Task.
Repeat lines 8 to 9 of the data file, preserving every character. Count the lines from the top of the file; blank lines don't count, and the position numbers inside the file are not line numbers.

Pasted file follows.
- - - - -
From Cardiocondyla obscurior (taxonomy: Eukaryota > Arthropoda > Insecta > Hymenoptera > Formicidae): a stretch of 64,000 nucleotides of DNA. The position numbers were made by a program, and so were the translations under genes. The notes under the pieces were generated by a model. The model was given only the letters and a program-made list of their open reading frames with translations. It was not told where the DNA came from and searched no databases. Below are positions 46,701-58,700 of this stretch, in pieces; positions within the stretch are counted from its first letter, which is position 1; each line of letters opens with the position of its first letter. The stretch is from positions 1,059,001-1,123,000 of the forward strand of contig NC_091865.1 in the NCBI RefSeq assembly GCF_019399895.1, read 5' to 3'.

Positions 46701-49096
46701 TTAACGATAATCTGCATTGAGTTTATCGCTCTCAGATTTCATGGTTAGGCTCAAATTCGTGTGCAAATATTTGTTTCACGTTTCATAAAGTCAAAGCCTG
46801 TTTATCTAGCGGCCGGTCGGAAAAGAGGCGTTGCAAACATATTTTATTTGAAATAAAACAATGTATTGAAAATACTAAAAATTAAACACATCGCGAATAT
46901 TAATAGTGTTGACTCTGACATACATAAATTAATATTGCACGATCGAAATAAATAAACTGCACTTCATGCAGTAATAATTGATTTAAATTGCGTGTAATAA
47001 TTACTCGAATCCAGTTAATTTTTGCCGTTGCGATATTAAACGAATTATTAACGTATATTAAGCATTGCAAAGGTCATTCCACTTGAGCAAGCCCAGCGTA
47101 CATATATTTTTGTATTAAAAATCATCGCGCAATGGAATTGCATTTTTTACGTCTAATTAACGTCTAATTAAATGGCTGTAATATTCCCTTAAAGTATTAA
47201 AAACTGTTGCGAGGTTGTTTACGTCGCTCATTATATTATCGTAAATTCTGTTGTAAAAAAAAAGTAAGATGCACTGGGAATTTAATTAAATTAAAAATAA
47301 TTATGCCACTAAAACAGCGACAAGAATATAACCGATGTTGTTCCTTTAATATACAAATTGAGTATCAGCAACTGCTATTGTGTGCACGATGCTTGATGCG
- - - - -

47201 AAACTGTTGCGAGGTTGTTTACGTCGCTCATTATATTATCGTAAATTCTGTTGTAAAAAAAAAGTAAGATGCACTGGGAATTTAATTAAATTAAAAATAA
47301 TTATGCCACTAAAACAGCGACAAGAATATAACCGATGTTGTTCCTTTAATATACAAATTGAGTATCAGCAACTGCTATTGTGTGCACGATGCTTGATGCG